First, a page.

It was the first time I have had to queue for the privilege of standing on top of a mountain. There was no view apart from cloud, mist and more cloud, but a 200 yard long stream of people had formed a line and were patiently waiting for their chance of a ‘summit selfie’. The irony is that most of them had not actually climbed the mountain.

We were on top of Snowdon- Wales’s highest peak. As it was a Bank Holiday weekend we had elected to climb the quieter Rhyd Ddu path and to descend by the Ranger’s Path. When we started our climb the weather was glorious but by the time we reached the South Ridge leading onto the summit the cloud had descended like a blanket, leaving us to traverse the (mercifully straightforward) ridge in near white-out conditions.

After a lot of climbing and huffing and puffing we reached the café steps where we sat for lunch. I braved the café to fetch a hot drink, only to find it packed to the rafters with people wearing flip flops, shorts and frilly blouses. As we sipped our drinks a couple of young girls clad in designer jeans stepped out for a selfie…

One of the last views…

Yes I know that the train has given people the opportunity to stand on top of a mountain who wouldn’t otherwise get the chance, and I know that it will probably give them a greater appreciation of upland areas, but… I don’t know, it somehow seems wrong to have a café and gift shop with flushable toilets on a mountain summit, not to mention a train all the way up… we felt like shouting ‘we walked up! We should have a fast lane in the café, priority on the summit and a view!!’

Queuing for the summit for the all-important selfie!!

We set off amidst hordes of people streaming up the popular Miner’s Track- it was a relief to turn off it and cross the train tracks to the much quieter Ranger’s Path. However there’s something about Snowdon that seems to attract people who wouldn’t usually climb a mountain… we were constantly being asked how long it was to the summit by people we passed on their way up. People who were mostly clad in plimsolls and carrying their minimal gear in drawstring gym bags, or, my personal favourite, clutching a carrier bag.

With two hours of walking left to do it started to pour and we finished our walk sodden and miserable, even in our waterproofs- I did wonder how those ill-equipped walkers had fared.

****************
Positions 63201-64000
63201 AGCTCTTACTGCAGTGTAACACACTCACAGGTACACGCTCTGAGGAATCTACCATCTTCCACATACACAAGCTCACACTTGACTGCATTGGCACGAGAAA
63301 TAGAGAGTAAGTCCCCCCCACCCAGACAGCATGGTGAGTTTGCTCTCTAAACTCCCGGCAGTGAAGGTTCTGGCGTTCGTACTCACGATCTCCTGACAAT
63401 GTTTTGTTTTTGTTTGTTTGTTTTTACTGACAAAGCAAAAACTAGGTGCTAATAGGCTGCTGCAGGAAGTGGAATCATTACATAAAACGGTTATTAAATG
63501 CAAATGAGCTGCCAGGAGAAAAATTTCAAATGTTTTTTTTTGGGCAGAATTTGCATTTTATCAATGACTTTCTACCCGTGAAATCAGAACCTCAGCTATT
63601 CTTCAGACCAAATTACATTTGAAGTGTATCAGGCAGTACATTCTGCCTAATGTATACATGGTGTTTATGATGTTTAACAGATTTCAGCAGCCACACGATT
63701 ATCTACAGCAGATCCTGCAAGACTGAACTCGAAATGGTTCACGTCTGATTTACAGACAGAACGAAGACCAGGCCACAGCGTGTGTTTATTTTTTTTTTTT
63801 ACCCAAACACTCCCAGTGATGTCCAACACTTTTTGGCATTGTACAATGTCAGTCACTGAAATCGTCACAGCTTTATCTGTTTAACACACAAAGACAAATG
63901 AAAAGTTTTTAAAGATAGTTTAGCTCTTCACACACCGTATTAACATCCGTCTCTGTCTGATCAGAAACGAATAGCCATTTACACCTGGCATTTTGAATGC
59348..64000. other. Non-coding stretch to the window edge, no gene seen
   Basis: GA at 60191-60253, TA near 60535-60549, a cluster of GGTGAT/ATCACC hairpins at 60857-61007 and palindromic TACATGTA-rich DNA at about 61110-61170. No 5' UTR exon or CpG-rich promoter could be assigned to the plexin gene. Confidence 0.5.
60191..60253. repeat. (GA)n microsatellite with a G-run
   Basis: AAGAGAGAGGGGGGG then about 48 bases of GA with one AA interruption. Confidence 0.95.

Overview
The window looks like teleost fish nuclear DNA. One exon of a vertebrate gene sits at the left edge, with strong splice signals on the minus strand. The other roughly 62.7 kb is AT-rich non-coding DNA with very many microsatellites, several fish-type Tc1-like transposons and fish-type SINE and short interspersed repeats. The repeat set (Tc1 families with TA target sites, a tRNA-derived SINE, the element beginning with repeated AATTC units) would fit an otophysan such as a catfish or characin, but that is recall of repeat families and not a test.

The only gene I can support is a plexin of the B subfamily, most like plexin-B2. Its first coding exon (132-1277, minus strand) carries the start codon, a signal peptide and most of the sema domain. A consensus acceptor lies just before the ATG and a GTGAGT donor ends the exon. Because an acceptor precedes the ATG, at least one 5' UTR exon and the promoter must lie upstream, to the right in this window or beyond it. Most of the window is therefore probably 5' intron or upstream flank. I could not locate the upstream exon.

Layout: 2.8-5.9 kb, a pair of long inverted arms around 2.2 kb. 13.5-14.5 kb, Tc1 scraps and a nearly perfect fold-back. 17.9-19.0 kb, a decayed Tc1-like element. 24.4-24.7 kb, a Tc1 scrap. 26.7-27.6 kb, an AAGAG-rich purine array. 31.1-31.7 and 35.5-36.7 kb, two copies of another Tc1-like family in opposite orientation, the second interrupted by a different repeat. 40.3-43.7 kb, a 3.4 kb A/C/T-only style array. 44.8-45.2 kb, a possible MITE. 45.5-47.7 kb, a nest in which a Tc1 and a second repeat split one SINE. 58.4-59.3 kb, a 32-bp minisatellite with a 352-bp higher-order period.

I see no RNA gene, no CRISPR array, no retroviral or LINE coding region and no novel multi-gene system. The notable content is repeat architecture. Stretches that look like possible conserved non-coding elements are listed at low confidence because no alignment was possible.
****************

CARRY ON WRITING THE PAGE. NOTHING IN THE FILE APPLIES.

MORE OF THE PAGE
There was a view earlier…

Sunday dawned brighter although the hills were still shrouded in cloud. We chose a route which unfortunately required us to navigate over rough ground and force a really steep ascent through small bushes and heather. Realising that we were again walking up into cloud and feeling exhausted, we decided to head back down over open country to pick up a track back to our starting point at Capel Curig. This track proved to be pleasant, easy walking- or at least it was until we saw a herd of huge, muscular cows headed along it towards us… we decided that a sudden detour over a small crag was in order!

We decided to get out of their way…

Monday was wet- well it was a Bank Holiday after all- so we decided to walk the three mile ‘precipice’ walk near Dolgellau, around a hill with a steep drop to one side, which I nearly explored closer up when I turned my ankle at the edge of the path. Although we did get some misty views, they would have been amazing had it been clear.

It was, however, after our picnic lunch in the car park that our real adventure began… I didn’t realise that a) Helen’s partner’s car has a function whereby just the boot can be unlocked rather than the whole car, and when the boot is shut it locks and b) the key was in the pocket of Helen’s jacket- which was in the boot. As a family had hi-jacked her to take their photo I put my stuff in and shut the boot, resulting in everything being locked in the car expect for Helen’s phone and debit card… and of course there was no signal.

Both of us had breakdown cover that only cover us for our own cars, and although the car was covered by a breakdown service Helen did not know which… luckily a kind family offered to take me to nearby Dolgellau, where I tried various numbers whilst sheltering from the rain in the Spa shop. After a few dead ends, I tried the AA, who agreed to come out at vast expense as we were non-members, but they refused to come until they’d been paid… luckily the nice family had gone back to pick up Helen and Spud, and whilst Helen spoke to them they discovered that the car was actually covered by the AA.

A lovely clapper bridge on Sunday’s walk

Helen went back to the car with the AA man, where I later discovered they had to remove a back window and try to hook her jacket through a tiny gap. It was a cold wait for me and Spud as my fleece and waterproof were in the boot, but when Helen returned- with the car- we had a hot drink and headed off to the Black Rock Beach at Porthmadog. This was quite a spectacular sight as it is a huge, flat expanse of sand where vehicles can be driven and parked- I suspect it can get quite rowdy at night!

Come on mum, throw the ball!

At least Spud could indulge in a bit of ball catching, which I suspect was the highlight of his weekend…

A good weekend (well, apart from locking the keys in the car!) and, of course, excellent training for the Coast to Coast!

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